The issue isn’t the randomness, however, because there is a side action that is always available to you to change dice to whatever you need them to be. So the problem became how little I cared about what I rolled. The cost to change a die is that you must discard a card from your hand or the top of your deck. While running out of deck can be a problem, it isn’t typical and generally, you won’t care too much if you have to discard a couple of cards each round to make the optimal plays. Instead of feeling like your dice matter, it just felt like you have 10 wild resources to spend each round.
Not to mention the preconstructed decks feel a bit like a grind fest. All phoenixborn will be creating units and you’ll be trying to attack their phoenixborn only to have your attacks blocked. It’s a game of small edges and sneaking in a few damage at a time when possible through clever timing.
But there is a lot more to explore than the core set. There are three “big” expansions that include a new type of magic along with 10 dice for those cards. There are also maybe a dozen other expansions with new phoenixborn that each come with a preconstructed deck. Once you start to acquire a critical mass of these expansions and explore deck building the game really starts to shine. You can start building decks with three or maybe even four different types of magic, but you still only have 10 dice you can use. So you may end up having something like two time dice, four charm dice, two ceremonial dice, and two illusion dice.
Now the cost of having such a mix in your dice pool means you may not always be able to play exactly what you want. If you have three time cards in your hand or spellbook there may just not be an option to use them all in a round. Of course, there are some cards that can bring back previously exhausted dice and in a deck using so many different types of magic that may be useful, but it comes at the cost of playing spells that impact the game more directly.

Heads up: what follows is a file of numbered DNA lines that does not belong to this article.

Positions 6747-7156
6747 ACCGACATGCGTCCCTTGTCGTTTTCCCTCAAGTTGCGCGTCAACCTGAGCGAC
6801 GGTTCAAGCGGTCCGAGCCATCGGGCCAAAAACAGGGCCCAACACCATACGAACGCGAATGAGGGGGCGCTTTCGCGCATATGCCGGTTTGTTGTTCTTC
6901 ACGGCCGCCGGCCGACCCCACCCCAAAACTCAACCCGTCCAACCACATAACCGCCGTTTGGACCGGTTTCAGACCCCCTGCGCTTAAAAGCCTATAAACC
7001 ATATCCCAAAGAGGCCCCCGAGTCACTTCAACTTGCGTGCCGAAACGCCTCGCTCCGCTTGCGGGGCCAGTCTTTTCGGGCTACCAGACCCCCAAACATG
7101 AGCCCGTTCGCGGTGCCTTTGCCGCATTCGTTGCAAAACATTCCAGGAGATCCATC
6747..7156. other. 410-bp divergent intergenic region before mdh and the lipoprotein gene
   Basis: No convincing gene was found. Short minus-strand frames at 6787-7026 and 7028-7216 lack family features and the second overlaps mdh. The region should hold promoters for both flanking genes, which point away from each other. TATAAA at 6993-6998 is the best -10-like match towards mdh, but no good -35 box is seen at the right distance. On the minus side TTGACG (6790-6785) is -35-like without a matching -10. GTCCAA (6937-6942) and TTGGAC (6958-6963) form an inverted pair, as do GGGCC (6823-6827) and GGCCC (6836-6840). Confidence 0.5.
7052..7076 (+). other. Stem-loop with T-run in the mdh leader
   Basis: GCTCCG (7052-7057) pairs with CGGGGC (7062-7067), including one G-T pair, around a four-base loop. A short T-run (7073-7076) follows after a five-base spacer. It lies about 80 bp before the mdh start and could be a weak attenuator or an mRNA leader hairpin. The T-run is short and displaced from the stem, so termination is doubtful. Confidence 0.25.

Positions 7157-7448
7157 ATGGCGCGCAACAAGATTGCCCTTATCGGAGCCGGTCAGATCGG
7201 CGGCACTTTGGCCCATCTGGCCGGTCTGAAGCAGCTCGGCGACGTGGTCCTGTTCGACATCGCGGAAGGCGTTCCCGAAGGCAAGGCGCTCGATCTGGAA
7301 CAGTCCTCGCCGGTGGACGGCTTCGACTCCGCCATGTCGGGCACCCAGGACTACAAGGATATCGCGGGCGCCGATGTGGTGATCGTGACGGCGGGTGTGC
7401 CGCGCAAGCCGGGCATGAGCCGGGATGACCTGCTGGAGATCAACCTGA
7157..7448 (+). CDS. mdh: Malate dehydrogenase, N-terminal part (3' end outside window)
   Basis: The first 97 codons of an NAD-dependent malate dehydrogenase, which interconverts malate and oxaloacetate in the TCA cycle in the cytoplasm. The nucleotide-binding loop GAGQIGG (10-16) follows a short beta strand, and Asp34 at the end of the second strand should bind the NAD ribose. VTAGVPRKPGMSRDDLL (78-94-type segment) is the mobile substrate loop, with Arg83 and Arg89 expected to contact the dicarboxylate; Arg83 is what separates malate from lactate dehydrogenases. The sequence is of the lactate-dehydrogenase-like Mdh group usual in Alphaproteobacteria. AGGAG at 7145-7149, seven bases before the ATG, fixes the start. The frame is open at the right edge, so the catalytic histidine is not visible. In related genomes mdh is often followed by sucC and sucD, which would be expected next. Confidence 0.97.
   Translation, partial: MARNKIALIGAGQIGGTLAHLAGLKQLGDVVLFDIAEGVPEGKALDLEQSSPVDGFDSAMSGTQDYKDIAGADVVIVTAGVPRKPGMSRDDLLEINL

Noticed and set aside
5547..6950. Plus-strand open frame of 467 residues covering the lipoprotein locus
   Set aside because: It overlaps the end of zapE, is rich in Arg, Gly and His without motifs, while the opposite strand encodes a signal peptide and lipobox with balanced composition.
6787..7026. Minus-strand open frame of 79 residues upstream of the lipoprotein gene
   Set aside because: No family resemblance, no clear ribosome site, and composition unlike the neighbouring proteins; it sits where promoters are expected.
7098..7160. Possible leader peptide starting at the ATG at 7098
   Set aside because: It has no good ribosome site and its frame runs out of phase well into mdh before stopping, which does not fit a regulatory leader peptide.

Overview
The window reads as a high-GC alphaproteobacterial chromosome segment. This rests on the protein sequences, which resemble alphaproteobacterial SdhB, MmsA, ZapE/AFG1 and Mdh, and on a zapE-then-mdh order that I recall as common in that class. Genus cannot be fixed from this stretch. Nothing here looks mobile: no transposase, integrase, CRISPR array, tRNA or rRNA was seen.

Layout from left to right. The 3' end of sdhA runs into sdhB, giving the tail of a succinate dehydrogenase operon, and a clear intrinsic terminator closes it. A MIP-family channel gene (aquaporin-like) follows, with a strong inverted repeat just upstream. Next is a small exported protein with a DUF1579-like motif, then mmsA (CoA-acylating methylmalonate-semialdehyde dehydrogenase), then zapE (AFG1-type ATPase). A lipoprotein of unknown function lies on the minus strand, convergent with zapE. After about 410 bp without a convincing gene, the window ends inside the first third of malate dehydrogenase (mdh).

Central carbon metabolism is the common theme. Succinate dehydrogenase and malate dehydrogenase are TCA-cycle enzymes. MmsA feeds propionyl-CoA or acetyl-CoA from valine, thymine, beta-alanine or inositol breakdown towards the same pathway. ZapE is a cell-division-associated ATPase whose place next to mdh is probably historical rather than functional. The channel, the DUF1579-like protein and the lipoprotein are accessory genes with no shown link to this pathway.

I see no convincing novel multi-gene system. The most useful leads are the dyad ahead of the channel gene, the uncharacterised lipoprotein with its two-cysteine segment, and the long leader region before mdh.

Now once you’ve acquired a lot of cards and explored deckbuilding I think Ashes goes from a good to a great game. But it still has some issues worth pointing out. Some of the timing rules are a bit wishy-washy and without diving into the very detailed FAQs or asking in the community Discords, it’s tough to know some of the interactions intuitively.
But when the deck building opens up, so does the game. You get more synergistic decks that have more powerful interactions. While it may not be a game of massive combos and game-ending plays that you can find in other card games, it certainly feels like less of a grind. It’s easier to remove units from the battlefield or temporarily exhaust them so you can make a big attack for massive damage. Ashes also has a large enough card pool that you can create decks that try to win primarily by directly damaging the opponent rather than attacking with units or by milling the opponent’s deck and leaving them without cards to play.
Are you in the market for a pull-off-the-shelf-sometimes dueling game? I’m not sure Ashes is it. The Ashes Reborn core box alone makes the game, honestly, a bit boring. There is very little tension in the dice roll and the preconstructed decks turn into very grindy matches of trying to sneak in a damage here and there. They are well-balanced but not necessarily my style of fun.
If you want to grab a few expansions, especially those that add dice to the game, and explore building your own deck there is a lot of fun to be had with the Ashes Reborn system. Very much like building a deck of multiple colors in Magic, there is a lot of trade offs in how many types of dice you try to squeeze into your deck. You can put together cards with a more powerful and cohesive strategy and games feel more action-packed and end in a matter of 3-5 rounds rather than a grind filled 6-8 rounds with preconstructed games.
Final Score: 3.5 Stars – Ashes is the most CCG-like of the LCGs I’ve played. Rewards investment in lots of expansions and exploring the card pool to make cool, powerful things happen.
• Rewards those who put in effort. A lot of interesting deck building choices to make.
• Love the mechanism of picking your first five cards from your deck.
• Art is still among the best in all of gaming.
• If all you have is the core set you’ll lose interest quickly
• Best when you invest another $100 or so into expansion content